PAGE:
A toddler fracture is a minimally or undisplaced spiral fracture, usually of the tibia, typically encountered in toddlers. It is a potentially difficult diagnosis to establish on account of both the symptoms and imaging findings being subtle.
The term has sometimes also been used to describe occult fractures of other lower limb bones in the same age group (e.g. fibula, cuboid, calcaneum 1,3). It is important to note that this does not include spiral femoral fractures, which should raise suspicion of non-accidental injury 4.
Toddler fractures typically occur between nine months and three years of age 1 and are believed to be the result of new stresses placed on the bone due to recent and increasing ambulation.
Although early reports 5 suggested that tibial toddler fractures were indicative of non-accidental injury, subsequent work has suggested that this is not the case and that the vast majority are not suspicious 4. As such they should not raise the alarm when present in isolation and the correct age group (i.e. ambulating toddlers).
Children typically with vague symptoms, not clearly related to the tibia. Usually, they refuse to weight-bear and are irritable.
Conventional radiographs are all that are required, however, multiple views may be necessary as the fracture is often inapparent on one or more views. Internal oblique projection can better demonstrate the fracture in some cases 8. Nondisplaced oblique fracture will be noted in the middle or distal diaphysis of the tibia 9.
If despite multiple views, no fracture can be identified, follow-up radiographs usually will demonstrate slight sclerosis and periosteal reaction.
Treatment and prognosis
Toddler fractures usually require no treatment and spontaneously heal.
History and etymology
J S Dunbar first described toddler fractures in 1964 2.
- 1. Donnelly LF. Toddler's fracture of the fibula. AJR Am J Roentgenol. 2000;175 (3): 922. AJR Am J Roentgenol (full text) - Pubmed citation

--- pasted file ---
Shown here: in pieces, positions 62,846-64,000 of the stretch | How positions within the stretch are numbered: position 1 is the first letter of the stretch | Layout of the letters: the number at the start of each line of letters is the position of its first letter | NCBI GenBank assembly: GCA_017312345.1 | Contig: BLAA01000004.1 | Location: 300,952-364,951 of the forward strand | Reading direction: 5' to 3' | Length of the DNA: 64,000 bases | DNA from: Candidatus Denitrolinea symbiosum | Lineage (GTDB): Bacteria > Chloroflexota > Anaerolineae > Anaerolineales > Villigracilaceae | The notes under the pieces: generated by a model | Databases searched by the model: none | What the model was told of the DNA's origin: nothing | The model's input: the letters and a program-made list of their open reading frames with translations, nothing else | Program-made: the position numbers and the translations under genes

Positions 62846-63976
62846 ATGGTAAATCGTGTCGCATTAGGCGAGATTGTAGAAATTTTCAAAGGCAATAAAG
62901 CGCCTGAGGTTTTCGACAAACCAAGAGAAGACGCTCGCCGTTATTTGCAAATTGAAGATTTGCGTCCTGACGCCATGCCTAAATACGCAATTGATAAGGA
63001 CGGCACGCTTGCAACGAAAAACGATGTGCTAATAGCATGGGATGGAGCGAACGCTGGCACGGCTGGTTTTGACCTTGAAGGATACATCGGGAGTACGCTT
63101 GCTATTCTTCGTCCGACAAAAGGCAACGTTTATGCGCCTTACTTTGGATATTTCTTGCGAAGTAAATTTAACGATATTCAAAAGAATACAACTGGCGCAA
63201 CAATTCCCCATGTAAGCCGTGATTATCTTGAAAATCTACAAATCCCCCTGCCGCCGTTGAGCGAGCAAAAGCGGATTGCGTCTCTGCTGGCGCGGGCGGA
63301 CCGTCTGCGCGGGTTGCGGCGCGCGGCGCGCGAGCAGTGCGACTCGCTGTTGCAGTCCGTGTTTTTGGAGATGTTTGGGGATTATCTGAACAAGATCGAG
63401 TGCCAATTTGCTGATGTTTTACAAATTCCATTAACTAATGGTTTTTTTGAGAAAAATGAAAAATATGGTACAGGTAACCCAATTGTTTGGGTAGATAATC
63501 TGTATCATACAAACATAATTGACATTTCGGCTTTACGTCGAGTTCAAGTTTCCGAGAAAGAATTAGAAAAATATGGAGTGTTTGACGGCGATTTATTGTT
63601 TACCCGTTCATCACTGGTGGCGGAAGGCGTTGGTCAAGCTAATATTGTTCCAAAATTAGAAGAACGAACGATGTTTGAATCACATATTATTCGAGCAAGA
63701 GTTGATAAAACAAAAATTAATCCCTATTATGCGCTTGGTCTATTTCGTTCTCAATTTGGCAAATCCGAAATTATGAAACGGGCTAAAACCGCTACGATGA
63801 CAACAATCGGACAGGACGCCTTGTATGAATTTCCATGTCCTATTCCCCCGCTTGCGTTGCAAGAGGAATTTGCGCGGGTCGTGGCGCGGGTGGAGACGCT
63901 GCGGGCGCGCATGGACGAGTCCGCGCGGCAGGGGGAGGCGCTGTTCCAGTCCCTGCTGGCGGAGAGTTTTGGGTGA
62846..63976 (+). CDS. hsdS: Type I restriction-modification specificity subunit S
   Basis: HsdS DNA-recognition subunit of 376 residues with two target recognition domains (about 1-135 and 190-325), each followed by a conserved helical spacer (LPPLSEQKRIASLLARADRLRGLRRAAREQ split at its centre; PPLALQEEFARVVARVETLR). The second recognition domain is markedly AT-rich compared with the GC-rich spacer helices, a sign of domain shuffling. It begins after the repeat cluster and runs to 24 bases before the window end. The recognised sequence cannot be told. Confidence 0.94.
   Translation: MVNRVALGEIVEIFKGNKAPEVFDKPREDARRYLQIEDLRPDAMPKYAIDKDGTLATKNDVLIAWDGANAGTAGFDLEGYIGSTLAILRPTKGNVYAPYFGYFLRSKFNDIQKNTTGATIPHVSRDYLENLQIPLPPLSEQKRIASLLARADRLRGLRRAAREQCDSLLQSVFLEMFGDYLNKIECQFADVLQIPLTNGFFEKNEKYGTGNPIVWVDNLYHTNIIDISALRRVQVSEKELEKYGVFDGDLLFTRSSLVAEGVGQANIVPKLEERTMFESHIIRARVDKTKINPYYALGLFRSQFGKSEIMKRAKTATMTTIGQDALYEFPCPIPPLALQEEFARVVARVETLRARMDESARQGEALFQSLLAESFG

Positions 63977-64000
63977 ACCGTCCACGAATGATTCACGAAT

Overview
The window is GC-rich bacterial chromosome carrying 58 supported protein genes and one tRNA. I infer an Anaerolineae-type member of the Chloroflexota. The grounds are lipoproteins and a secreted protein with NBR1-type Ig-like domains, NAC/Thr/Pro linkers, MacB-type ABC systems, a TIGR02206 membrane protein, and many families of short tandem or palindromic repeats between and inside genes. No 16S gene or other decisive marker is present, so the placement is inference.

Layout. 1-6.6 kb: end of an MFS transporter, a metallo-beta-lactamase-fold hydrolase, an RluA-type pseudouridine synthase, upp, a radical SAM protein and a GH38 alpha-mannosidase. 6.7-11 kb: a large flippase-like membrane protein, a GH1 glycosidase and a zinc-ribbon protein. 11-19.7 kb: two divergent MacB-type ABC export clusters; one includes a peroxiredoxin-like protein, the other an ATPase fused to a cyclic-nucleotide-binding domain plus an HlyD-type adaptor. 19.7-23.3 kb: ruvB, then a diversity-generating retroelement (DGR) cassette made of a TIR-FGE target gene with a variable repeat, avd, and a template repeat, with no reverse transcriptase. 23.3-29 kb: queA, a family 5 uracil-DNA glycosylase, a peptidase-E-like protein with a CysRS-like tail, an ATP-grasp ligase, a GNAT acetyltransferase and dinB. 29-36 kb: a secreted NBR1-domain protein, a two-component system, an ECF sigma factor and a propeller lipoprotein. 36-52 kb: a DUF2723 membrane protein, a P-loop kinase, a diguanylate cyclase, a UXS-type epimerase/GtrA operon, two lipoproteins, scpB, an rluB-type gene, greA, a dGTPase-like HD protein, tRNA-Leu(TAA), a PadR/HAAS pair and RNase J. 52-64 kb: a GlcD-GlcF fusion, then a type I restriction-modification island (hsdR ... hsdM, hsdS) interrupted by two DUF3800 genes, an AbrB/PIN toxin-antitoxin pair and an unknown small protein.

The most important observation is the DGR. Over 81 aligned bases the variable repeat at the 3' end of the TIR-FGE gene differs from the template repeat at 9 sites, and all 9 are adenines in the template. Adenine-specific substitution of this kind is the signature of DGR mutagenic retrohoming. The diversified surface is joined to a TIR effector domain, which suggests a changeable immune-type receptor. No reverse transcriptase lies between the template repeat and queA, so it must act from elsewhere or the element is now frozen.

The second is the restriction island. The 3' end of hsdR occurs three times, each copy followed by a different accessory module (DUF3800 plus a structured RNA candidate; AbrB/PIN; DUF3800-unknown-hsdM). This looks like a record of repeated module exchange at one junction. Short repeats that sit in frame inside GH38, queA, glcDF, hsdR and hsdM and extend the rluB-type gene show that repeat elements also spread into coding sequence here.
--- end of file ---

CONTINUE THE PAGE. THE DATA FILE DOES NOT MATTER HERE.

- 2. Dunbar JS, Owen HF, Nogrady MB et-al. OBSCURE TIBIAL FRACTURE OF INFANTS--THE TODDLER'S FRACTURE. J Can Assoc Radiol. 1964;15 : 136-44. - Pubmed citation
- 3. Blumberg K, Patterson RJ. The toddler's cuboid fracture. Radiology. 1991;179 (1): 93-4. Radiology (abstract) - Pubmed citation
- 4. Kemp AM, Dunstan F, Harrison S et-al. Patterns of skeletal fractures in child abuse: systematic review. BMJ. 2008;337 (oct02 1): a1518. doi:10.1136/bmj.a1518 - Free text at pubmed - Pubmed citation
- 5. Kleinman PK. "Multiple fractures in the long bones of infants suffering from chronic subdural hematoma"--a commentary. AJR Am J Roentgenol. 2006;187 (6): 1403-4. doi:10.2214/AJR.06.0418 - Pubmed citation
- 6.Swischuk LE, John SD, Tschoepe EJ. Upper tibial hyperextension fractures in infants: another occult toddler's fracture. Pediatr Radiol. 1999;29 (1): 6-9. Pediatr Radiol (link) - Pubmed citation
- 7. Boyer RS, Jaffe RB, Nixon GW et-al. Trampoline fracture of the proximal tibia in children. AJR Am J Roentgenol. 1986;146 (1): 83-5. AJR Am J Roentgenol (abstract) - Pubmed citation
- 8. Sapru K, Cooper JG. Management of the Toddler's fracture with and without initial radiological evidence. (2014) European journal of emergency medicine : official journal of the European Society for Emergency Medicine. 21 (6): 451-4. doi:10.1097/MEJ.0000000000000144 - Pubmed
- 9. Lee A Grant, Nyree Griffin. Grainger & Allison's Diagnostic Radiology Essentials. (2018) ISBN: 9780323568845